When to prune, what to prune, how to prune is a perennial question. One person I know says “the best time to prune is when you have time”. Since most heavy pruning work is done in the winter, pruning in May is the time to focus on shrubs or small trees that have bloomed in early spring on old wood. They can be cut to either reduce size, enhance shape or to encourage abundant flowering next year. If you are planting or training an espalier on a wall or fence, you may need several pruning sessions in spring and summer. If you are pruning a hedge, cut it so that adequate light gets into the center of the plant. It is always wise to study the plant, observe how it naturally grows as well as how you what direction you want it to grow. First remove any dead, diseased, crossing or inward growing branches. Consider pruning as creating artful sculpture – it will be enjoyable and your final product will be more pleasing.
For the early blooming shrubs or small trees, once they are finished blooming prune if needed. Lilacs are a good example – I always prune mine back a bit so they don’t get too large and because pruning encourages larger blooms next spring. If your azaleas are too large and need to be reduced in size, then it is best to prune after blooming.
Following is a list of other spring blooming shrubs that can be pruned in May:
Camellia, cherry laurel (Prunus laurocerasus), Fothergilla, Mahonia, Photinia, Pieris, Pyracantha, Amelanchier, Spirea (spring blooming), Viburnum (do not prune them if you want the fruit), Weigela, witch hazel, Magnolia (spring blooming)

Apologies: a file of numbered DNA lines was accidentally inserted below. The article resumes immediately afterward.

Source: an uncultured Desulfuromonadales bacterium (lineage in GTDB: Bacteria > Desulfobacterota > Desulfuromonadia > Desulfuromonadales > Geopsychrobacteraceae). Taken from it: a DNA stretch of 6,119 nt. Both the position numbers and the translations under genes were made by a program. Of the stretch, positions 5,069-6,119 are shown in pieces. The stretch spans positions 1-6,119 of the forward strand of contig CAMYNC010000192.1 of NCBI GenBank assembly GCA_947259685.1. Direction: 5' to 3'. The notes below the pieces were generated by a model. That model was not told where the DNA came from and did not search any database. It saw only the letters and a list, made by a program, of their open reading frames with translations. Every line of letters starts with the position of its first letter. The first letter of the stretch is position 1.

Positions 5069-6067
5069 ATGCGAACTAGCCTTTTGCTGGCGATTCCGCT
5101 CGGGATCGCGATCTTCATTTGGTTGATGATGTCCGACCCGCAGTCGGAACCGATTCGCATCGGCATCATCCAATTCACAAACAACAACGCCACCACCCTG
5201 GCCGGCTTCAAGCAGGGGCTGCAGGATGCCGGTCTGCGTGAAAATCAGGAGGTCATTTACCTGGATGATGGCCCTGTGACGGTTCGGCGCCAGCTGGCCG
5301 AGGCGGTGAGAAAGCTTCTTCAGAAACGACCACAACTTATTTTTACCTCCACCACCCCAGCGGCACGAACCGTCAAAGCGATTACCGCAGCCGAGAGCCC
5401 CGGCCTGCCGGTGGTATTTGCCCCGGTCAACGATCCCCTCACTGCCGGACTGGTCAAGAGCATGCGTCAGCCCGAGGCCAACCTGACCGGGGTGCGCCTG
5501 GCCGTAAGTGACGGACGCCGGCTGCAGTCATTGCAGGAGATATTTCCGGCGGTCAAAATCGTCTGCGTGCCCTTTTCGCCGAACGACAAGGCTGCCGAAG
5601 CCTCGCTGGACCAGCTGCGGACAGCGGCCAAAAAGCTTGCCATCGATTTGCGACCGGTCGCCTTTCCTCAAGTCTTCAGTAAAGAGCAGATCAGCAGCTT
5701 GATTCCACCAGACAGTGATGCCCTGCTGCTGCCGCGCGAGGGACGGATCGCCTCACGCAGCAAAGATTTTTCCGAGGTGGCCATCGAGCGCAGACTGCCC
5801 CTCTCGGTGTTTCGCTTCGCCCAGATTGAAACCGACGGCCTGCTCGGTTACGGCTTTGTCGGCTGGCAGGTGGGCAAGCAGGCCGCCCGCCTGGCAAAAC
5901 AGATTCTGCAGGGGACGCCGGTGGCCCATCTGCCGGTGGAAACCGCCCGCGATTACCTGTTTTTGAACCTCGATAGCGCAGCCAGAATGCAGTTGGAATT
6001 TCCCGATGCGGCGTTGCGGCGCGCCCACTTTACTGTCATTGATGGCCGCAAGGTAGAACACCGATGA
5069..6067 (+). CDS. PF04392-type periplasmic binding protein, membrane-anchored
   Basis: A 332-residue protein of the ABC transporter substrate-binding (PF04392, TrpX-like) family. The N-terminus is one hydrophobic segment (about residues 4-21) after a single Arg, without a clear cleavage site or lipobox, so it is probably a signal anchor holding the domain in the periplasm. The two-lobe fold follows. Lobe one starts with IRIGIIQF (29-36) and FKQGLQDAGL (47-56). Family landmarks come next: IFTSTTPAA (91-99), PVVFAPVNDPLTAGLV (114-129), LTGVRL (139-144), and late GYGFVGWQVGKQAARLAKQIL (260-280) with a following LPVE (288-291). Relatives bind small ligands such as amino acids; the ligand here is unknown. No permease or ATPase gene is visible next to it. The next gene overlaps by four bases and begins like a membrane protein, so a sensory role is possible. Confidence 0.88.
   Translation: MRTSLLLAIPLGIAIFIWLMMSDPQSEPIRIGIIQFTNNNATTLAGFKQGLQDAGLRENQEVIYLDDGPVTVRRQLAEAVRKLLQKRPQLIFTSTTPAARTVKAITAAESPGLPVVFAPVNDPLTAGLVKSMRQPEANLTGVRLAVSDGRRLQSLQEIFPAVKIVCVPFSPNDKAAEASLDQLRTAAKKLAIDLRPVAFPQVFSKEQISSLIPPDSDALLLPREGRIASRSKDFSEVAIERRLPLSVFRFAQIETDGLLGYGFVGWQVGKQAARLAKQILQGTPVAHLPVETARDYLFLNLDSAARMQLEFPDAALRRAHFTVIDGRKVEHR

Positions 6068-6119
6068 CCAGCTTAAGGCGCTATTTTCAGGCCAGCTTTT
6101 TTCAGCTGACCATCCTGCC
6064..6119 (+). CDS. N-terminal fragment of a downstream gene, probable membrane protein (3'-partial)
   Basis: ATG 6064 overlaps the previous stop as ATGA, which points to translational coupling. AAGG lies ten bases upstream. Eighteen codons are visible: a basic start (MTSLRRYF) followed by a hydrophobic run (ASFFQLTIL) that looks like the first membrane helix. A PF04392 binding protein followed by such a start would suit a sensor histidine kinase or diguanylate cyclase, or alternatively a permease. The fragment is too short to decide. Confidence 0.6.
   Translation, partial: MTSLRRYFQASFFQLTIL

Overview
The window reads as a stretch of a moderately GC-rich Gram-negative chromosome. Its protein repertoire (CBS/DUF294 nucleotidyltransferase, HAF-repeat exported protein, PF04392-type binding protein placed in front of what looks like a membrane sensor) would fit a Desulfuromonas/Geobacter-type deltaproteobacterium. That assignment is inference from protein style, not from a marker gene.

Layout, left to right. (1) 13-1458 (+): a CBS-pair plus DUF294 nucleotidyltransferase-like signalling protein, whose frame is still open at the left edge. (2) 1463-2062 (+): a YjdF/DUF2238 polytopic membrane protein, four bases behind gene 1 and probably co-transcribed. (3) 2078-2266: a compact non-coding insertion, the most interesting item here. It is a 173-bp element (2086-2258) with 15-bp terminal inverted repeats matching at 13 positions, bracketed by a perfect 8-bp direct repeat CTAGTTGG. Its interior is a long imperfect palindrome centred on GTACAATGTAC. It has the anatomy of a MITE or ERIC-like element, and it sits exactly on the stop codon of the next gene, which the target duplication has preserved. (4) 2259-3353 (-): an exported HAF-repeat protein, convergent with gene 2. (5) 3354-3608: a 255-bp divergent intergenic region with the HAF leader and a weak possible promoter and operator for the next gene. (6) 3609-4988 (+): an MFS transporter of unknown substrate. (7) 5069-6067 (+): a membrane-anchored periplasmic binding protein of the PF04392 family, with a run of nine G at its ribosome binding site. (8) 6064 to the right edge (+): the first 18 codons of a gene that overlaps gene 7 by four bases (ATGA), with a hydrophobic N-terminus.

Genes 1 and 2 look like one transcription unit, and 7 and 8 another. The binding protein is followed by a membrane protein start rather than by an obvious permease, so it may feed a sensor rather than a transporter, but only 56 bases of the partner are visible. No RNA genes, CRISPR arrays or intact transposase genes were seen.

Only prune hydrangeas for the following reasons: dead branches, size is too large, or plant health is poor. Hydrangea plants fall into two categories. Some bloom on old wood and are pruned after flowering, versus those that bloom on new wood and are pruned in late winter. Prune back stems to just above a fat bud. Here are two for late winter pruning:
Panicle hydrangea (Hydrangea paniculata)
Smooth hydrangea (Hydrangeas arborescens)
And here are four for pruning after flowering are:
Bigleaf hydrangea (Hydrangea macrophylla)
Mountain hydrangea (Hydrangea serrata)
Oakleaf hydrangea (Hydrangea quercifolia)
Climbing hydrangea (Hydrangea anomalis susp. petiolaris) should not need pruning unless it is too large
Boxwood can be pruned any time of the year. My chosen method is plucking. This is a term that refers to breaking off branches by hand thereby opening up the plant and allowing more light into its center. Plucking is great for the health and natural beauty of a boxwood.
If you want a natural look, I recommend hand pruning. Note than hand pruning is better for a plant. My favorite pruning shears are Felco No. 2 which is used for branches up to ½ inch diameter. Be sure that your cuts are clean. Use lopping shears for larger branches up to 2” and pole pruners for the difficult-to-reach branches and use curved pruning saws for the larger branches.
Pruning for certain young plants, such as sweet basil, is beneficial as it will encourage the plant to branch. When the terminal bud is removed from a plant, it encourages the side buds to grow and will result in a bushier plant.
Deadheading your plants will encourage their continuous bloom and keep flowers developing. For example, many roses will bloom all summer if the old flowers are removed. Summer is the time to keep your Felco No. 2 pruning shears handy – your garden will prosper!